• Soil – Well-draining soil enriched with compost is ideal. Prefers slightly acidic conditions.

  • Water – Irrigate regularly until established. Mature trees are drought-tolerant.

  • Fertilizer – Apply balanced fertilizer in spring for younger trees. Matures trees need little fertilization.

  • Pruning – Generally needs minimal pruning aside from shaping and maintenance.

  • Pest control – Watch for scale and treat with horticultural oils if found. Disease issues are rare.

With the proper growing conditions, Japanese fern trees require minimal care while adding beauty. Their distinctive form makes them stand out.

Designing With Japanese Fern Trees

Here are some ways to showcase Japanese fern trees in your landscape:

  • Accent or specimen tree – The unique foliage makes it ideal as a standout focal point.

  • Group plantings – Cluster three together for a tropical look. Provides filtered shade.

  • Poolside tree – The drooping leaves complement water features nicely.

  • Patio tree – Situate one nearby to allow enjoyment of the delicate texture.

  • Property border – Plant in a row to form a graceful living screen.

Take photos of your planting space and visualize how a Japanese fern tree could enhance the design. Their versatility allows for many uses.

Discover the Uniqueness of the Japanese Fern Tree

The graceful form and delicate texture of the Japanese fern tree offer unique appeal. As an uncommon specimen tree, it makes a distinctive statement in outdoor spaces. If you’re looking for something different that thrives with minimal care, consider adding this exotic beauty to your landscape. Just be sure to purchase from a reputable source and give it proper growing conditions. Your new Japanese fern tree will soon become a much-admired focal point.

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Japanese Fern tree, grows wide. Give her lots of room. Max height 25 ft.

Are fern trees Japanese?

It’s neither Japanese in origin nor a fern – though the long thin leaves growing out from stems have a fern-like look. The small size – 20 or 25 feet – makes the fern tree a good choice for a small front yard for house or mobile home. Or it can be used in conjunction with other plantings, because the foliage has a unique tropical look.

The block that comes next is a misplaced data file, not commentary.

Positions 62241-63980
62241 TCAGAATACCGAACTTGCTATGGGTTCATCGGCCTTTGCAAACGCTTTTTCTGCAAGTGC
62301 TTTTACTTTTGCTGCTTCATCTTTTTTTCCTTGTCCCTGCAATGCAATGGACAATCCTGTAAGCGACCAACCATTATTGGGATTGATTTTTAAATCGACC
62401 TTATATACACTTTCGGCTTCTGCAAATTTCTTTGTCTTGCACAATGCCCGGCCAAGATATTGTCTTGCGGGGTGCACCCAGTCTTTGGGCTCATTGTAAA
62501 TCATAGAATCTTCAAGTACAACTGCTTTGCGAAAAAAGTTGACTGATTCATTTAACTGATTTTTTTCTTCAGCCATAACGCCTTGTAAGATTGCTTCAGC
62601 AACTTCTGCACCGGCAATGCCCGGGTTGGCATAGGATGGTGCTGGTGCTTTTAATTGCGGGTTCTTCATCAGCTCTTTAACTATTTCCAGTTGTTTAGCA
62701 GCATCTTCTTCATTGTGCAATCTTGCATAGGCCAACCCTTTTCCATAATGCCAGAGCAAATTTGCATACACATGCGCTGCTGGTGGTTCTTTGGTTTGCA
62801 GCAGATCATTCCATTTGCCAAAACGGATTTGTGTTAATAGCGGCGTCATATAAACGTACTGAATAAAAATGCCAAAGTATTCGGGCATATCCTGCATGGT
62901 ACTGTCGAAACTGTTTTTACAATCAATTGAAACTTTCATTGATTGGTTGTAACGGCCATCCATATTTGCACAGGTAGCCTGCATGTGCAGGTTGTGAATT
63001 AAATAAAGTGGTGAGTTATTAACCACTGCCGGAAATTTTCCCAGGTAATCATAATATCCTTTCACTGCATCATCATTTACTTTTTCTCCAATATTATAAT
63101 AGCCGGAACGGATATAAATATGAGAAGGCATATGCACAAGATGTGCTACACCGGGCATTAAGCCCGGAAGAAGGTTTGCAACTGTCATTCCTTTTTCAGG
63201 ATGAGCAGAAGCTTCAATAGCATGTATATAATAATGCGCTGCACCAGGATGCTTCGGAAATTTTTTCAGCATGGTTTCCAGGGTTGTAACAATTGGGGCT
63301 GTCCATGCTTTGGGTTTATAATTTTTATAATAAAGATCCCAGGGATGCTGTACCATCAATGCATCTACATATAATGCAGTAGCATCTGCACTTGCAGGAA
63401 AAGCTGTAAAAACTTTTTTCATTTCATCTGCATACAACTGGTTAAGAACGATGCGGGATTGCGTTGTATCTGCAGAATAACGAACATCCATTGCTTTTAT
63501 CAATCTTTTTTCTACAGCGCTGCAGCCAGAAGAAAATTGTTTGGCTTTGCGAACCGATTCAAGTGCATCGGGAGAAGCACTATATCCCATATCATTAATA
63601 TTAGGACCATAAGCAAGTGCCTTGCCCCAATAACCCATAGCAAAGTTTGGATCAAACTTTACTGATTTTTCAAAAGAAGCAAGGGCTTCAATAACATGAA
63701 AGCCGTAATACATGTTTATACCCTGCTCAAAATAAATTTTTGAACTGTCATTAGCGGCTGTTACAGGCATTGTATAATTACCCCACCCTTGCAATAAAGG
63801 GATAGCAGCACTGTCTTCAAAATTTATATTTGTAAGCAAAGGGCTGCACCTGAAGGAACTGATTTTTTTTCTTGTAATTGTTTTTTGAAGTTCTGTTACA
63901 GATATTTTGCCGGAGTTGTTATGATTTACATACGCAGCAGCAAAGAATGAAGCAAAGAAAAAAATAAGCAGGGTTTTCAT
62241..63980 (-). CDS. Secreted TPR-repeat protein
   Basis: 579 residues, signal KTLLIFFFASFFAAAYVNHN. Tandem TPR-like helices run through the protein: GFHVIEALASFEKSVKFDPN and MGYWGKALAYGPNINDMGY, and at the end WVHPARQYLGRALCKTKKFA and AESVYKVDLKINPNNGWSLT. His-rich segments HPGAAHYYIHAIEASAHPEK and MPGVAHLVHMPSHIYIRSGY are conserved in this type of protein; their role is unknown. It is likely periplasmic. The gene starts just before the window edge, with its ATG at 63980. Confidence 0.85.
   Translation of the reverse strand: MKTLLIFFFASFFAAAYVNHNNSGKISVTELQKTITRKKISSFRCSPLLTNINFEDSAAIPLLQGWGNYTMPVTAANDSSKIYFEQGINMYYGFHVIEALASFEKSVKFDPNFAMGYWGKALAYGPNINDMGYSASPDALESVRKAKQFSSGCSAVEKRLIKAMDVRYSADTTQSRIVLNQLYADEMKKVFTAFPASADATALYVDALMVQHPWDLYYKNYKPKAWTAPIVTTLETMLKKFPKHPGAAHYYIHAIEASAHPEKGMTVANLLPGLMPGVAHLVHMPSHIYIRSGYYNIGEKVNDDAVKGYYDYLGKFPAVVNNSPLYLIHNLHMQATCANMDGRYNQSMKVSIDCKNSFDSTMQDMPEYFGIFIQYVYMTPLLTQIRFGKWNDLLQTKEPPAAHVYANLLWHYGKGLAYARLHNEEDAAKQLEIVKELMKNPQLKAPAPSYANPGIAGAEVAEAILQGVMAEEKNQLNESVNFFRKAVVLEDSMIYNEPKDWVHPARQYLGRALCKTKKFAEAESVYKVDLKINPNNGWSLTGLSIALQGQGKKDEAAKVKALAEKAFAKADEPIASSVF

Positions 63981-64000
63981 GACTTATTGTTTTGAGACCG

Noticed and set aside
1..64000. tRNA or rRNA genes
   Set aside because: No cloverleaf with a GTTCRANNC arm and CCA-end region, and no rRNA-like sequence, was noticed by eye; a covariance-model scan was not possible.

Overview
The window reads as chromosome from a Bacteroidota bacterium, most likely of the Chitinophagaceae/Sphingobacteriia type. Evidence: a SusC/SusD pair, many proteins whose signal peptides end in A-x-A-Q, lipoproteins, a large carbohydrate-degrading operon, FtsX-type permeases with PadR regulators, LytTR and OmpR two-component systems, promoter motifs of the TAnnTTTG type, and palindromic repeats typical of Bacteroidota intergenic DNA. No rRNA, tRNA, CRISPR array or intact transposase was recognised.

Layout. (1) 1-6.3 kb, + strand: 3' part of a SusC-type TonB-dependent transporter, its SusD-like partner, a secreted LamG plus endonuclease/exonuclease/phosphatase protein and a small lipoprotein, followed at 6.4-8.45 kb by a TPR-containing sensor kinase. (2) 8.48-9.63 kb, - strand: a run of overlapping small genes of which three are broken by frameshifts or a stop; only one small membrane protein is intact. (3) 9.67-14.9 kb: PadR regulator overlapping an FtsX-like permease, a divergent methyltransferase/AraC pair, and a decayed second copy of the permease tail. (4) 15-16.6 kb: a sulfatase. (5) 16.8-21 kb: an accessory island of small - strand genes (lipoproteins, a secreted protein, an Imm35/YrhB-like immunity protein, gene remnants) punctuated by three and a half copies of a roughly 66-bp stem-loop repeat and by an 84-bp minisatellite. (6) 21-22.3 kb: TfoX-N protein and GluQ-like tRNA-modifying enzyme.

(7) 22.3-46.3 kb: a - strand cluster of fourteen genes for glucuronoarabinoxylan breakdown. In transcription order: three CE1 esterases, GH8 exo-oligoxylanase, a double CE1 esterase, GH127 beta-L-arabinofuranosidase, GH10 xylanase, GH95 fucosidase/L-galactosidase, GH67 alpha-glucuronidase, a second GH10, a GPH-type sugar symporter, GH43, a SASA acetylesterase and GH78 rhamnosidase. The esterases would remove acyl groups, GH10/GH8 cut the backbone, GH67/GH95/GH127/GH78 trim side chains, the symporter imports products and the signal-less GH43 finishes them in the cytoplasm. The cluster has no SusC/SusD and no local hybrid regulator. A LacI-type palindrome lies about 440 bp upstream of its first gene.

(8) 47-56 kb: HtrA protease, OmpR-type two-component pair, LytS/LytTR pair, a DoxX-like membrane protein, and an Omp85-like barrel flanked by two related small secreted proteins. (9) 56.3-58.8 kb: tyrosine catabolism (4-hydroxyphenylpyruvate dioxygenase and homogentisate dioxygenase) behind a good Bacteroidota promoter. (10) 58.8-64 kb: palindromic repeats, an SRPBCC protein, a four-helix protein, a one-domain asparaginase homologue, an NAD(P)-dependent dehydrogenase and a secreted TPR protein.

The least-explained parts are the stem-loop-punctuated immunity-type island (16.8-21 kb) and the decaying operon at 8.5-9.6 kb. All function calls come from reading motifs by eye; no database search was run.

How big do Japanese fern trees get?

All Japanese Fern Trees for sale will vary in size. In the spring, trees are often smaller than trees shipped in the fall. Plants designated with a sku ending in -4, -6 or -8 will arrive in a standard 4 inch, 6 inch or 8 inch round growers pot respectively.

Can Japanese ferns grow indoors?

In the northern end of their grow zone Japanese Fern Trees should be brought indoors or protected during the winter months. The patio zone is 4b-11 which means the potted tree will flourish over the summer months in colder zones but must be brought inside before winter. At the nursery these trees are grown under 20-40% shade cloth.

What does a Japanese fern tree look like in Florida?

Japanese fern trees in Florida look like they almost jumped out of a fairy tale. Close your eyes and imagine a large magnificent fern perched lollipop-style atop a slender trunk. That would be a Japanese fern tree. But don’t assume it’s a fern or Japanese in origin. It’s neither. Fern-like leaves resemble long fingers that push up and out.